wayne.sudol at hotmail.com
Wed May 22 03:45:55 CDT 2019
All true. Just sayin' that water can get into the DC even when it's not intended.
When fighting a fire in another part of a structure, the water may find it's way into the DC.
Not sure about not allowing water to get near a dc, can you explain that statement?
The 2 Liebert a/c units that cooled the DC were located inside the room and were water cooled so there was water around. I also remember the old IBM 3032 computers at my first site needed chilled water to operate so there was a lot of piped water going into the room.
The FD did regular inspections and it didn't seem to bother them in either case.
Funny, but Halon is outlawed and having it around did seem to bother them. It was replaced with some other gas system that i can't remember the name.
> On May 22, 2019, at 12:43 AM, Jim Manley via cctalk <cctalk at classiccmp.org> wrote:
> No firefighter in their right mind is going to knowingly pump a drop of
> water anywhere near or in the direction of a data center, let alone into
> it. That's why they're equipped with Halon or other oxygen displacement,
> cooling, and flame suppression systems, and the FDs are equipped with
> appropriate Class 2 (Electrical) firefighting equipment. FDs conduct
> periodic inspections of all on-site fire-fighting equipment and the local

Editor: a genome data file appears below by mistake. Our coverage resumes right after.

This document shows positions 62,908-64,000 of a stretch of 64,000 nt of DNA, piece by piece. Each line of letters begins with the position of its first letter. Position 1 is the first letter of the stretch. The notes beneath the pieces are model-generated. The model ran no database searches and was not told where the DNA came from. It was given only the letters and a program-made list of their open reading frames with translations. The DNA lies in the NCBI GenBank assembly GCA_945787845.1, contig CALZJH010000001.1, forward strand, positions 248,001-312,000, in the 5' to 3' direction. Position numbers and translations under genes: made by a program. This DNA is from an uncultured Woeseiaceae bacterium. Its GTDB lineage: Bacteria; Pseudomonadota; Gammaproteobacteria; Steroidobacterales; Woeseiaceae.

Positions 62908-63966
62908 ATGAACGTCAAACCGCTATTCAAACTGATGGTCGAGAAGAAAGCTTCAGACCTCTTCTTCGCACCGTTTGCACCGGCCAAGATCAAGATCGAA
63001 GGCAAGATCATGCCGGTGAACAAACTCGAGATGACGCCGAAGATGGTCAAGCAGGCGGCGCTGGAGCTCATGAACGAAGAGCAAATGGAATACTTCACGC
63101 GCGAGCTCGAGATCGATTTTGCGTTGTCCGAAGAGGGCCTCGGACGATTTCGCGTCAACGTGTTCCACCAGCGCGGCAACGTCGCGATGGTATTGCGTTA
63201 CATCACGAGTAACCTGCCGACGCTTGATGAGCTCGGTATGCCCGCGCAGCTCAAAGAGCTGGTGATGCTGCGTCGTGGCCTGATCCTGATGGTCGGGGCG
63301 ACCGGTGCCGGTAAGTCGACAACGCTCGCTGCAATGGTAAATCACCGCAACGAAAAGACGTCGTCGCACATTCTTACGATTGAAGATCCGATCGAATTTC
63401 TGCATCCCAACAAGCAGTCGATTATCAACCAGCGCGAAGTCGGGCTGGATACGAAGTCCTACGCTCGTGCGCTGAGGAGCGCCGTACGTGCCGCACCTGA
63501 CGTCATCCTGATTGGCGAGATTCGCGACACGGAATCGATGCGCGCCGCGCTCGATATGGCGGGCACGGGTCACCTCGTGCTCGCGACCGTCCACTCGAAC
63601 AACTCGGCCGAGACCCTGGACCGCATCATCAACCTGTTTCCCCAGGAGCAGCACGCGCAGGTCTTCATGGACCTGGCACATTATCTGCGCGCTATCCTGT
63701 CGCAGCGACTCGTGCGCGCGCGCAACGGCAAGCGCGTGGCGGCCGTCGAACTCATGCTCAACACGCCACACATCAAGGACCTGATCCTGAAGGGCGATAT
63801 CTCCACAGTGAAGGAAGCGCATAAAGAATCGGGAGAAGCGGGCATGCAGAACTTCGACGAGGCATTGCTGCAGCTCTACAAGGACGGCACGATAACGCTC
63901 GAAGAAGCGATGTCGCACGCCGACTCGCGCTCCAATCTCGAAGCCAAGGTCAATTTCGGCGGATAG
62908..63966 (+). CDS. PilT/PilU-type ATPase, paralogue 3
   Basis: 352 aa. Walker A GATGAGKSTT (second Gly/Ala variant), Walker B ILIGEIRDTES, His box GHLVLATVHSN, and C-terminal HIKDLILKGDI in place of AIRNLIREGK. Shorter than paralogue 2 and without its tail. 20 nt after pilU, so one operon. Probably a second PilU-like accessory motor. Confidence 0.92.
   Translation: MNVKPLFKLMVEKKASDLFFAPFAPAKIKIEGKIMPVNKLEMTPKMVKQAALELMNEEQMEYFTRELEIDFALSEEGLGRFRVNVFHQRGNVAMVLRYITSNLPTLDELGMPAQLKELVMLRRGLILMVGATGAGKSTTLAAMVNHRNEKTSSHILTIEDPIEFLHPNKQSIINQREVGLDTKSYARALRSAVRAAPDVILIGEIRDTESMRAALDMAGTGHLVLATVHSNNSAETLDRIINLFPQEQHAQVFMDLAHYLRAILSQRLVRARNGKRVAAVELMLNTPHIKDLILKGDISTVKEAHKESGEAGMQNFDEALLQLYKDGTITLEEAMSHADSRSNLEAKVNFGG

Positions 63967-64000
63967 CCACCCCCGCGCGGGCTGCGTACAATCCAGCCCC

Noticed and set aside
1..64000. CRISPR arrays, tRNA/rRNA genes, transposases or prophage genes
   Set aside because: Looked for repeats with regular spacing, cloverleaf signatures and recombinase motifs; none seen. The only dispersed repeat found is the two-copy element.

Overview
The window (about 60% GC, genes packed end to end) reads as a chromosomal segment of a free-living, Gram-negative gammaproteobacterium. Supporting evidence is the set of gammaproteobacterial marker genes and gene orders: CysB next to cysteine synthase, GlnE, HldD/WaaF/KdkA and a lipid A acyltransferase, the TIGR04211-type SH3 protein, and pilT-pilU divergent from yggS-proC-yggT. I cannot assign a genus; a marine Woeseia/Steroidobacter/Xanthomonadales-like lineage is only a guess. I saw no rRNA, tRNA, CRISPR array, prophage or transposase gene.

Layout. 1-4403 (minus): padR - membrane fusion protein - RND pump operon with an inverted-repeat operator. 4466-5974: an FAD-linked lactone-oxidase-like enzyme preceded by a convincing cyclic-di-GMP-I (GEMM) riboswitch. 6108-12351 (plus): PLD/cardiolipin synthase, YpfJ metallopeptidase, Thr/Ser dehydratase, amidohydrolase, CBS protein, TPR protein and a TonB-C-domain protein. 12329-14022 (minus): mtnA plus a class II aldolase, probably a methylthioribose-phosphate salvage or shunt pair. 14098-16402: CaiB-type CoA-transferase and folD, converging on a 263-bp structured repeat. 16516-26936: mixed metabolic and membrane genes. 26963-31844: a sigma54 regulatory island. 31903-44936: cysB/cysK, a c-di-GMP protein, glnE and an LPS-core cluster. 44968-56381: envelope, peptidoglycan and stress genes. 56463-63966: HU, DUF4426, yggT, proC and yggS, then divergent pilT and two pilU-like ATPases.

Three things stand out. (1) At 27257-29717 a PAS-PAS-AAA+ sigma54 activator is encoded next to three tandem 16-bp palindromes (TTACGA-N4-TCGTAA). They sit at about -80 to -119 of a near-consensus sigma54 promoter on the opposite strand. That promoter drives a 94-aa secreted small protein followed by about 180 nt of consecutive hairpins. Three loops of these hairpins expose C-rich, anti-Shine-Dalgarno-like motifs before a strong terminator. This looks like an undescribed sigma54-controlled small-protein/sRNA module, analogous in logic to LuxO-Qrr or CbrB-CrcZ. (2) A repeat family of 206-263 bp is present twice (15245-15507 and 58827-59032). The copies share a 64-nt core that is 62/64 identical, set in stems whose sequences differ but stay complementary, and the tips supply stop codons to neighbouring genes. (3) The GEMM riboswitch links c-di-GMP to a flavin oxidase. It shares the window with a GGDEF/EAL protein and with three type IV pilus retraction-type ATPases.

> station shifts do walk-throughs to review their procedures. If any
> hazardous materials are present (guaranteed in a DC), they're also taken
> into account.
> The FDs that serve industrial sites are equipped to fight fires where the
> fuels can range from paper through plastics, up to actual petrochemical
> fuels. I worked in the last semiconductor fab still operating in Silicon
> Valley and worked with the City of Santa Clara FD on their plans, which had
> to deal with the presence of extreme toxins and corrosives such as
> hydrofluoric acid used to etch silicon wafers. They used to be responsible
> for the Intel fab next door until it was shut down and the fab in
> Hillsboro, OR, took over all R&D production. They said it was a nightmare
> waiting to happen because of the volume of extremely hazardous chemicals
> used on-site.
> Someone should be sued and go to prison for signing off on permits that
> would allow water to get anywhere near a DC - it's a violation of the
> National Electric Code, for starters. If anyone sees something like that,
> it should be reported immediately, and not within the organization, since
> the facilities people are either incompetent or complicit in keeping quiet
> about it. That's what anonymous.hotlines are for, and the media, if no
> action occurs with the hotlines - we're talking about the possibility of
> serious injury and death here.
> On Tue, May 21, 2019 at 11:12 PM Grant Taylor via cctalk <
> cctalk at classiccmp.org> wrote:
>>> On 5/21/19 5:33 PM, Craig Ruff via cctech wrote:
>>> The NCAR Wyoming Supercomputer Center has raised floors of about 20 feet.
>> Did the support posts go all the way down? Or was there some sort of
>> grid work that supported the raised floor above an open area that
>> contained the PDUs?
>> I ask because the PDUs in the DC in my office are wider (and longer)
>> than a floor tile. As such, it would require some special
>> accommodations if the support posts were 20 feet tall.
>> Grant. . . .
>> unix || die
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